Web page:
Temples of Wadi es-Sebua

Wadi es-Sebua, or Valley of the Lions (so-called because of the sphinx-lined approach to the temple forecourts), is the site of two New Kingdom Egyptian temples, including one speos temple built by Ramesses II, in Lower Nubia. The first temple was built by Amenhotep III and subsequently restored by Ramesses II. In its first stage, this temple "consisted of a rock-cut sanctuary (about 3 m by 2 m) fronted by a brick-built pylon, a court and a hall, partly painted with wall paintings." The temple was perhaps dedicated to one of the local Nubian forms of Horus, but his representations were altered to Amun at a later point in time. During the Amarna period, images of Amun were attacked and the decorations deteriorated but Ramesses II later restored and extended Amenhotep III's temple by building structures in front of the pylon.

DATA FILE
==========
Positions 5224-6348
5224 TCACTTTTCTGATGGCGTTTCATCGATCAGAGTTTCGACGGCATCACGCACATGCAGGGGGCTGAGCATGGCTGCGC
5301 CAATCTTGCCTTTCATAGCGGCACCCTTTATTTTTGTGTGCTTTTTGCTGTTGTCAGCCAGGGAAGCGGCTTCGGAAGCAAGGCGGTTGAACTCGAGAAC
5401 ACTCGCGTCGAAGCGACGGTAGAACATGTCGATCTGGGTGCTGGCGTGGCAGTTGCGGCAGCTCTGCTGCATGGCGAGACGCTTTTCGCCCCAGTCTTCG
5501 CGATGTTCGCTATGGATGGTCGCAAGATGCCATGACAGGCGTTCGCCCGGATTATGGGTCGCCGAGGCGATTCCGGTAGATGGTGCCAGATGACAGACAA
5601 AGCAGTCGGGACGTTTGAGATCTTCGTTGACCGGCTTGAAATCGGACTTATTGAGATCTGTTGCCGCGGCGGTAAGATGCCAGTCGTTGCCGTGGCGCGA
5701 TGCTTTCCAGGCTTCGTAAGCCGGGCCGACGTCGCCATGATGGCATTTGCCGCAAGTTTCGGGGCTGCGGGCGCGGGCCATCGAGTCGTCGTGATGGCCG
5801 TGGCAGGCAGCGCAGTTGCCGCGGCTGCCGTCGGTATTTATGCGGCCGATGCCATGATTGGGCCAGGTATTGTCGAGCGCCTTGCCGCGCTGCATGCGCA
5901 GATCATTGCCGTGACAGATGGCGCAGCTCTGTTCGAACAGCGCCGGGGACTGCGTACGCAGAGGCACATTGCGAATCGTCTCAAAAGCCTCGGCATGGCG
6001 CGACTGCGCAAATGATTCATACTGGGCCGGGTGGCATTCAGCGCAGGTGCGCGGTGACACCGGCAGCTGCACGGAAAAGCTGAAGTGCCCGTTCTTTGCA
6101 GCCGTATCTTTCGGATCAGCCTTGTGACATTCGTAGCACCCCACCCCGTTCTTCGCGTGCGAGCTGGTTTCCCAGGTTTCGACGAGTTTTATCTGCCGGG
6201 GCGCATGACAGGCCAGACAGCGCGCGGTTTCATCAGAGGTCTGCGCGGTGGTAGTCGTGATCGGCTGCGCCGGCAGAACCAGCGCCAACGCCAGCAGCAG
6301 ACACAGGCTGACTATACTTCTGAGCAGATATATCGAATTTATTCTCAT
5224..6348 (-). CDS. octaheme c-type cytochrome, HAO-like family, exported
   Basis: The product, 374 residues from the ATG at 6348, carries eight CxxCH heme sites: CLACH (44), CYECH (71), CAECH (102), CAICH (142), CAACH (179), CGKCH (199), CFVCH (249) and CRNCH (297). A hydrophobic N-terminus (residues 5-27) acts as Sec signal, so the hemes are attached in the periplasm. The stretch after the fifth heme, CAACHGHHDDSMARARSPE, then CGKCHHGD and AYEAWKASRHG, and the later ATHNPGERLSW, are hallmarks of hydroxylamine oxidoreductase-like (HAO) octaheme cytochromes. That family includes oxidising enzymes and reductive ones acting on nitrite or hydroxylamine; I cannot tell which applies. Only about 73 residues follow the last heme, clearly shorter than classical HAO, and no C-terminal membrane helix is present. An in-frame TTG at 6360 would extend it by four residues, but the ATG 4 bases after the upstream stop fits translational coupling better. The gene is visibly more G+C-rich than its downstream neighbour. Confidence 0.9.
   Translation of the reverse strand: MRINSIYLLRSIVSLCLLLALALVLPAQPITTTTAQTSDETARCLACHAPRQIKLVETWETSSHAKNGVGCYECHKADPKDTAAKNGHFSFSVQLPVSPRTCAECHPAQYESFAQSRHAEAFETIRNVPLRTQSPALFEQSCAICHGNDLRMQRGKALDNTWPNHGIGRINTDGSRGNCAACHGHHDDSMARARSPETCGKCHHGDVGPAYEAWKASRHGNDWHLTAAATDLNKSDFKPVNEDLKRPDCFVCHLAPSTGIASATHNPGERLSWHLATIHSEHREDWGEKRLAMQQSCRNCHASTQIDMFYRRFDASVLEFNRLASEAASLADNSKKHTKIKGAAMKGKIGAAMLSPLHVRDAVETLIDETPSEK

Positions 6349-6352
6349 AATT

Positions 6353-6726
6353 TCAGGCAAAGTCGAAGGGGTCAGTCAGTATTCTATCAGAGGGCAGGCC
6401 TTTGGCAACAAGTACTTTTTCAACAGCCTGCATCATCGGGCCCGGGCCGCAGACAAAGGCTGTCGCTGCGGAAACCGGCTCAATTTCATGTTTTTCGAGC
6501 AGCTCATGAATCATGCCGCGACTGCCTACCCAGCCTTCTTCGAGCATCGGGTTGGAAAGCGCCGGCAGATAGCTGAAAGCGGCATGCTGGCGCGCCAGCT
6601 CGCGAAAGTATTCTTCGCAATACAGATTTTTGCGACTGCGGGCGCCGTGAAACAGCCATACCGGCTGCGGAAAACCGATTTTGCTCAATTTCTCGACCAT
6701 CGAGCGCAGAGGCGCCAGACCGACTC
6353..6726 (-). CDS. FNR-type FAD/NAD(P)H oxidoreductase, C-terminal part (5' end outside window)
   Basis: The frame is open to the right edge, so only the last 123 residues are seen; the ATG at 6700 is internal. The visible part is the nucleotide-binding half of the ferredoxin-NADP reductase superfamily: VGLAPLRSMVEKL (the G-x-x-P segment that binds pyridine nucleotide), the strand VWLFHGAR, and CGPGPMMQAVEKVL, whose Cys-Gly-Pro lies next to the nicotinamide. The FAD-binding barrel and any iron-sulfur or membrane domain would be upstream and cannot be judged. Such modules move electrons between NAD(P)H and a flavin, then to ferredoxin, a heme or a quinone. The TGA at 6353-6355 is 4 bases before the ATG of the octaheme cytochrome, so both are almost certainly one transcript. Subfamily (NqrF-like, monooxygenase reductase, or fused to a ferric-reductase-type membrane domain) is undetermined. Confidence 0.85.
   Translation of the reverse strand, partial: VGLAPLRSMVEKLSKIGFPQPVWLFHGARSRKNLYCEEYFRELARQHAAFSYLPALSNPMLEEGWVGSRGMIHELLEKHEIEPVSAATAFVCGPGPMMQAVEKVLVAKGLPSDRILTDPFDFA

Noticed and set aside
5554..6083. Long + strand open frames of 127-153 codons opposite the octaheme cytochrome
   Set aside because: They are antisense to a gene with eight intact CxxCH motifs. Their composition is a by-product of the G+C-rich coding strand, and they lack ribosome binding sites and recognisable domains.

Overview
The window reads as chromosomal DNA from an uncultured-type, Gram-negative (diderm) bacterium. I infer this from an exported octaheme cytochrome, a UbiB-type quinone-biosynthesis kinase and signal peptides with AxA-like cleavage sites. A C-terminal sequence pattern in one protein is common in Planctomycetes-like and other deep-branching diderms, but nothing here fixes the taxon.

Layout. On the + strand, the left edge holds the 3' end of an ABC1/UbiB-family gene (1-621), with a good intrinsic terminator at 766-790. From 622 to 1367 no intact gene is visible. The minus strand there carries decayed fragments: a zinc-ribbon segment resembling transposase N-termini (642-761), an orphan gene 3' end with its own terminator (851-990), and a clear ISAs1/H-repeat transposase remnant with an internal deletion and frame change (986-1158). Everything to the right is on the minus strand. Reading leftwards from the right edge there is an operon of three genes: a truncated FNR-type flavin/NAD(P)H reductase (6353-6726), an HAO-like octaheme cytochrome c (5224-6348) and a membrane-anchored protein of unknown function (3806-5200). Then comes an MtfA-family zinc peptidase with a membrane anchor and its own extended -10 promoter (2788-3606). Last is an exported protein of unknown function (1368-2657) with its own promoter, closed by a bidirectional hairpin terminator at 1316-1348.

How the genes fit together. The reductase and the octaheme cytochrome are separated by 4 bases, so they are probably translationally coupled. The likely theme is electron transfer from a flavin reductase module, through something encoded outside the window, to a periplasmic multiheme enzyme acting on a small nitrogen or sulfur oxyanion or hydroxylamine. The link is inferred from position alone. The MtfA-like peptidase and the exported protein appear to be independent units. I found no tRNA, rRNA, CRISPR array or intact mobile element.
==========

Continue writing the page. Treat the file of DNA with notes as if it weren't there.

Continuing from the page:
The twenty closest neighbours in the database:

Temple of Amada (30 km), Temples of Kalabscha (94 km), Temples of Abu Simbel (107 km), Temple of Philae (141 km), Assuan (Egypt) (149 km), Temple of Kom Ombo (189 km), Temple of Edfu (245 km), Temple of Luxor (323 km), Temples of Karnak (325 km), Temple of Queen Hatshepsut (328 km), Temple of Dendera (373 km), Cairo (Egypt) (818 km), Istanbul (Turkey) (2,054 km), Shiraz (Iran) (2,130 km), Persepolis and Naqsh-e Rustam (2,173 km), Isfahan (Iran) (2,174 km), Abu Dhabi (United Arab Emirates) (2,228 km), Syracuse (Italy) (2,293 km), Nain (Iran) (2,303 km), Tehran (Iran) (2,319 km)

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